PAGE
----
Dramatic monologue

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    “My Last Duchess” by Robert Browning is a poem written in the form of a dramatic monologue. In it, the speaker describes the portrait of his late wife to the servant of a prospective bride’s father. Throughout the description, the speaker’s sociopathy is made increasingly clear, with the heavily implication that he was the actual cause of the wife’s demise. Browning reveals the prideful, control-obsessed, and sociopathic character of the speaker through self-boasting, caesuras in the monologue, and the varying levels of politeness he exhibits throughout the poem. The speaker’s pride is revealed most clearly through his not-so-subtle comments on his own worth. The obvious of which is shown through “as if she ranked/ My gift of a nine-hundred-years-old…

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    When we think of famous writers that emerged from Britain, most people first think of Shakespeare and perhaps Milton as well. A significant writer that is sometimes not always remembered in the spotlight is Robert Browning. Browning in irrefutably the best there ever was at writing and manipulating dramatic monologues. In fact, dramatic monologues can’t even really be brought up or studied without the mention of Browning. Two of Browning's most famous dramatic monologues are My Last Duchess and…

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    the Victorian era. He produced many popular and extraordinary pieces of work throughout his life. One form of literature he is known for today is his dramatic monologues. Two of Browning's famous dramatic monologues include Porphyria’s Lover and My Last Duchess. Browning was not only able to catch the reader's interest with his work, but was able to invoke thought. Browning used the dramatic monologues strategically to encourage thought by making the reader identify the speaker and the listener…

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    We all have an inner monologue in which we contemplate our world and our lives. These never-ending internal conversations are what guide our thoughts and actions and even our perception of the people around us. Robert Browning is famous for his poetic style of dramatic monologue, which he often uses to create the illusion of continuous thought. Utilizing a variety of techniques, he is able to bring about the effect of spontaneity, as exemplified in his poem “My Last Duchess.” Within this…

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    similarities betwixt the two poems. Firstly, in both poems, the man kills the woman, obviously with different motivations, but the outcome was similar. Secondly, he clarifies that both poems surround the fact that the women are victims of the man’s unhappiness. Lastly, Browning exemplifies how within both dramatic monologues, the man is jealous about how his companion behaves. Also, there are two reasons why the two poems are different. First, the reader understands who the woman is within the…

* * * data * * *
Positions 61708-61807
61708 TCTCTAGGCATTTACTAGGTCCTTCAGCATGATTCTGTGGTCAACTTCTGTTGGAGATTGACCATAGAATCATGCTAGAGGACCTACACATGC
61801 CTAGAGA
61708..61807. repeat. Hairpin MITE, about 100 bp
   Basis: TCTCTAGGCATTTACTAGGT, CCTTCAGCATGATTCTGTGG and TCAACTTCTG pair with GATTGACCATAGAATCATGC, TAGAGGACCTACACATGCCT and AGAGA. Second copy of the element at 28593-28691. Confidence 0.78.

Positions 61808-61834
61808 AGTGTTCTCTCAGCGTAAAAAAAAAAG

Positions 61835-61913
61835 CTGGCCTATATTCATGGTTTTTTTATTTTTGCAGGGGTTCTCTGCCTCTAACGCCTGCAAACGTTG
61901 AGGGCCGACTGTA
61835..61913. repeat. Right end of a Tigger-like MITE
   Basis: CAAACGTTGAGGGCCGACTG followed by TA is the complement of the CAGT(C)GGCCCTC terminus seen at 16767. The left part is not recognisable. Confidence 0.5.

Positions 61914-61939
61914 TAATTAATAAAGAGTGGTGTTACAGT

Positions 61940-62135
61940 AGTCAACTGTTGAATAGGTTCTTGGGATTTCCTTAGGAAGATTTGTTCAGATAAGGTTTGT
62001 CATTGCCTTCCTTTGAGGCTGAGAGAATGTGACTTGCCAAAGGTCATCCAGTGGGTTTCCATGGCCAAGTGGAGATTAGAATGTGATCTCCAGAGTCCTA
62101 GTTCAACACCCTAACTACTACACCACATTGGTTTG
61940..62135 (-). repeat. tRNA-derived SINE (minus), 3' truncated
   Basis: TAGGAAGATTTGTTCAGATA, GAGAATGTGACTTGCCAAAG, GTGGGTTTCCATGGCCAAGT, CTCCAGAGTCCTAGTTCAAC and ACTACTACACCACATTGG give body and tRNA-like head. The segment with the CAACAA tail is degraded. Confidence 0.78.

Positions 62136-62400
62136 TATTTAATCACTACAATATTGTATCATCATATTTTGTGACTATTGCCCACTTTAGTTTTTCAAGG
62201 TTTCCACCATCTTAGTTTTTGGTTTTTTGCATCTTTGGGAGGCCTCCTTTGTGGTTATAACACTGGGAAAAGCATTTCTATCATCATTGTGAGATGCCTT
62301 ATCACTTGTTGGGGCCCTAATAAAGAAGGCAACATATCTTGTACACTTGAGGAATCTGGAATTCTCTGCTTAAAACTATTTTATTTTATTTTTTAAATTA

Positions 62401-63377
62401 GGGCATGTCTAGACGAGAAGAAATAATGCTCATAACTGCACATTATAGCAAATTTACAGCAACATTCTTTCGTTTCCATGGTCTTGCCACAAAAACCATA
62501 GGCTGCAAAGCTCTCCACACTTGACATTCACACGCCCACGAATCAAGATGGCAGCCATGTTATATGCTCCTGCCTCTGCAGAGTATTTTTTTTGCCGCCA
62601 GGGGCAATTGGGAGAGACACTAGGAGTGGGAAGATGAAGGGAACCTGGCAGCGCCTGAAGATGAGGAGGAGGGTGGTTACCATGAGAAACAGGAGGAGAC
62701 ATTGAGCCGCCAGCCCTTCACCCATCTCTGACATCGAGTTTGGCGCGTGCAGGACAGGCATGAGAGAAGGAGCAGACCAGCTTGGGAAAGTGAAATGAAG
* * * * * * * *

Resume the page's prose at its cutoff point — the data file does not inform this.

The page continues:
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    Robert Browning who although born in England in 1812, has had his name and poetry revered throughout the centuries. Renowned for his unprecedented, grotesque comments on the more sinister side of human nature with his added mastery of the dramatic monologue used to give an in-depth look into the mind of the insane; has created a distinct tone characteristically his. This unique style paved way for the iconic poems, ‘Porphyria’s lover’ and ‘My last Duchess’ in which Browning defied traditional…

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    The poet’s choice to utilize couplets throughout his dramatic monologue is clearly ironic as the Duke represents a strong narcissism, as well as a blatant embodiment of the objectification of women that Browning suggests makes him unpaired, and unmatchable. Browning’s choice to use these contrasting couplets, then, calls into question the logic of the speaker himself. If there is irony in the physical nature of the poem, does Browning suggest there is an irony that exists in the content of the…

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    “My Last Duchess” and “Checking Out Me History” both express anger through a first person perspective, in the form of a dramatic monologue, although the poems offer two different portrayals of anger. In Browning’s poem, the reader is introduced to a seemingly expressive and biased rant from the Duke about his past Duchess, speaking to an envoy. ‘My’, the possessive pronoun, implies he sees women as possessions. The Duke thinks the world revolves around him because he owns "a…

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    Robert Browning was born May 7, 1812 in Camberwell, London. His father was a senior clerk in the Bank of England. However, his mother was a talented pianist. Browning’s love for writing dramatic monologues came from his father who also had a love for art and literature. Browning attended two schools, Rev. Thomas Ready and the University of London. However, Browning only lasted half a year in the college (Welcome… np). On September 12, 1846, Robert Browning married Elizabeth Barrett, who was…

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    Who’d stoop to blame This sort of trifling?[…]” The duke’s tone seemed to be rather tense, as if he was frustrated over the fact that she acted human towards everyone. Due to this, her life ended in the hands of her husband [technically, the killers that her husband called]. And what about Porphyria’s Lover? The madman killed his lover because he believed she chose him over her noble life. And to ensure that she doesn’t change her mind, he made sure to keep her always in his control. Thus, both…

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